In saying that, SD6 would have to be one of my favorite classes. Their eagerness to learn (or win candy in this case) exceeds every other class. It took a little getting used to at first: I didn’t know whether to “shoosh” them or kick them out of class when they would scream and yell. What I soon realized is that this is no ‘western’ classroom, this is the way these eager children learn. Their screams are less an act of rebellion and more a sign of interest and excitement to learn and to be involved. What else could a teacher ask for?

I will be leaving the Bali center next Friday and my last class with SD6 will be next Tuesday. I couldn’t have asked for a better class and I am pretty sure I won’t forget in my life!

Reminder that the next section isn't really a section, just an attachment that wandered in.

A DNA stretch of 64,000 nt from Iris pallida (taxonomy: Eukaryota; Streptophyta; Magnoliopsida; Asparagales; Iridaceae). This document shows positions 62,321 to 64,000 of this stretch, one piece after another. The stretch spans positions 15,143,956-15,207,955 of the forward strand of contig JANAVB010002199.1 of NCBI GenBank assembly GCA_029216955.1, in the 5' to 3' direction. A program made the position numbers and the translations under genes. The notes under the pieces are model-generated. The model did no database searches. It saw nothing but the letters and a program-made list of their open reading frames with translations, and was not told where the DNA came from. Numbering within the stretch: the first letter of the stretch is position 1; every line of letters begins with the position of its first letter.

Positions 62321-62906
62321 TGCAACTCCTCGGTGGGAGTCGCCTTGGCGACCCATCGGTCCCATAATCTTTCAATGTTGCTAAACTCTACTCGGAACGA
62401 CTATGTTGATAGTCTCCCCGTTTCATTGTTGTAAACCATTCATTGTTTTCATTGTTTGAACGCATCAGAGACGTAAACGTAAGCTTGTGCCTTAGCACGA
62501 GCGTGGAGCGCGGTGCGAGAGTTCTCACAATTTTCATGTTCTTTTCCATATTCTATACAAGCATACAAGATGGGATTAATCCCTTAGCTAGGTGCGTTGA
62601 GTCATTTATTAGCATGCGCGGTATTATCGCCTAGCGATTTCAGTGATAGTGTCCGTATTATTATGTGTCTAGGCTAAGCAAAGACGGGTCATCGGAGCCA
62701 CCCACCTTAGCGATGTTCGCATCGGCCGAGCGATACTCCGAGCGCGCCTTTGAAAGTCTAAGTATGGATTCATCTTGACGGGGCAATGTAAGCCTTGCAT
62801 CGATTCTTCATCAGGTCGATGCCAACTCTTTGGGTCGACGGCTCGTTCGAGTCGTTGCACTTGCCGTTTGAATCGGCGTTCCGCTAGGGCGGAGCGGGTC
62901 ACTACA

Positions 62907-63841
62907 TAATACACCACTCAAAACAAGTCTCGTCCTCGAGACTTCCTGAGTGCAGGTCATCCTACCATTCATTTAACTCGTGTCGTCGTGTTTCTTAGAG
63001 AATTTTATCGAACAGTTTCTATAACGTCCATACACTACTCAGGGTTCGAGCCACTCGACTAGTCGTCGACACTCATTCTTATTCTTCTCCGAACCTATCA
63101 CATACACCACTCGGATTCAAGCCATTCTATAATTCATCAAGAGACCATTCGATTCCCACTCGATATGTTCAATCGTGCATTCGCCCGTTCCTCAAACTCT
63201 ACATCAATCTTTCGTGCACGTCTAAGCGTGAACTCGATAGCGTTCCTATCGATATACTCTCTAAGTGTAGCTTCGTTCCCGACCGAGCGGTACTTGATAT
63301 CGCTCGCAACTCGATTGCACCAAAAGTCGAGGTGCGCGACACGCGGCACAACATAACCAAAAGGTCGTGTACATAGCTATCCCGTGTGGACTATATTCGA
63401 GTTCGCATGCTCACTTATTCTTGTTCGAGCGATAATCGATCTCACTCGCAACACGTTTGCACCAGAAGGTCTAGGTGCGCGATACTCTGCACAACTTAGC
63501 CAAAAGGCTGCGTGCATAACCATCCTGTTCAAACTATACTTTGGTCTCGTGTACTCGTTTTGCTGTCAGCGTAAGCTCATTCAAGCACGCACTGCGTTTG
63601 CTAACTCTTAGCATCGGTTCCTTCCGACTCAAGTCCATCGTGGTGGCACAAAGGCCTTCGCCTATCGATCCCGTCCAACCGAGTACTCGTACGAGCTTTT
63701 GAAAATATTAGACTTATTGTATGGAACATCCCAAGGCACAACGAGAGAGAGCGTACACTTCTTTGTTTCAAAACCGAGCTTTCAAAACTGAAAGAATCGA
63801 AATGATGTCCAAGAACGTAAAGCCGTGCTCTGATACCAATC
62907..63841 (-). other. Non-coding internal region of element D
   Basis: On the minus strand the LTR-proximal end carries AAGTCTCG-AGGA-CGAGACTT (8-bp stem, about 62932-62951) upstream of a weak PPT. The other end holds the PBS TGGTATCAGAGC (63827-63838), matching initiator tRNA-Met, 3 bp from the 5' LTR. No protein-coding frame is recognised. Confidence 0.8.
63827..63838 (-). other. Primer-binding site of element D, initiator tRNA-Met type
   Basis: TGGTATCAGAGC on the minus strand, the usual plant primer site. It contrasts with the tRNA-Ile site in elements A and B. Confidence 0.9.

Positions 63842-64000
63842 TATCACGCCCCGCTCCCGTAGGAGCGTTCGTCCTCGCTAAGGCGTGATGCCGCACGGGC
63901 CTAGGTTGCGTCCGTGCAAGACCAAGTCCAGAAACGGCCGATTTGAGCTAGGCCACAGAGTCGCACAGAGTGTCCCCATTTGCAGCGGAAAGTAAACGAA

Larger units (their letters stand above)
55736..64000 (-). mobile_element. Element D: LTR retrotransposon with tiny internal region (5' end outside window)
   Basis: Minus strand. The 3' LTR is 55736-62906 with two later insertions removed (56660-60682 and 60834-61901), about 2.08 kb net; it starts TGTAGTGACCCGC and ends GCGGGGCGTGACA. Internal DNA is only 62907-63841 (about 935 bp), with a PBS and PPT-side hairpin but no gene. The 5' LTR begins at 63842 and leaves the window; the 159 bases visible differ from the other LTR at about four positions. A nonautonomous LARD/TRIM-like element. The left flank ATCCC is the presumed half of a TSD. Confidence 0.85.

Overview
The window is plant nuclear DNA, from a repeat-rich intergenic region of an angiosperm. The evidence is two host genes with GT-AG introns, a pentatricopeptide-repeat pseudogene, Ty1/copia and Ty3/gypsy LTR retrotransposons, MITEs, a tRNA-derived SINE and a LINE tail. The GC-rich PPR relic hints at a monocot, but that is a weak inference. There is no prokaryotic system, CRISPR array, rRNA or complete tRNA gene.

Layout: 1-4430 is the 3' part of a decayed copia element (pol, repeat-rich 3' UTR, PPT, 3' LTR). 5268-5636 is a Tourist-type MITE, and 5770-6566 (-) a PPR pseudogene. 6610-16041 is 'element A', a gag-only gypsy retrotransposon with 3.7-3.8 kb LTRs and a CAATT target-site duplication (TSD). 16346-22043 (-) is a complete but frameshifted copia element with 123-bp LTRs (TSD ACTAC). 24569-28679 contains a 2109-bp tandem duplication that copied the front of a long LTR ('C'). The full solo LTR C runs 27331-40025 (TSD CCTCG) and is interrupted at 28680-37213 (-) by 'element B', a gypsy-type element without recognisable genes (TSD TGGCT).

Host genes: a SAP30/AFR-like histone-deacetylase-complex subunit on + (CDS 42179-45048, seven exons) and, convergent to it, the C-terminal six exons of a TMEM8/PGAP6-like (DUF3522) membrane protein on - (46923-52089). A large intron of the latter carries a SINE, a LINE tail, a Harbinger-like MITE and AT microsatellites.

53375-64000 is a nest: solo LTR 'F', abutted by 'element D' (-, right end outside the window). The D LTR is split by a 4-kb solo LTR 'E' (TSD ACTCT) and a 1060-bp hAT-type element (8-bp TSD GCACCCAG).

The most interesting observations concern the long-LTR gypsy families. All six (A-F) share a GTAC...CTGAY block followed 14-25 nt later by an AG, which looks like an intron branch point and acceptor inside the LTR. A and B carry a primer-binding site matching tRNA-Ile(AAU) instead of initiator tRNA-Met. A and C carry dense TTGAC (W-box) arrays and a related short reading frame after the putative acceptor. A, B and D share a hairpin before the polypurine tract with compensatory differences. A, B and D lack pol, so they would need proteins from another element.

Celebrating the King’s Birthday!

by Laura, Co-Director, IHF Chiang Rai

King Rama IX has reigned in Thailand since 1946, and this week was his photo1birthday. On December 6th, is also “Father’s day”, as he is the father of the nation. Thai people seem to love and respect him very much, making him the world’s longest-serving current head of state. It’s well-known that you cannot even step on a paper money when it falls down in the floor, because his face is printed on it.

For the occasion, Chiang Rai is full of flags, flowers, lights and portraits of himself (more than usual). There is also a little fair festival, with stands and a stage, well, maybe this is not in his honor, but who knows. People also wear yellow t-shirts in his honor, I went to a restaurant and everyone except me was wearing yellow t-shirts…!!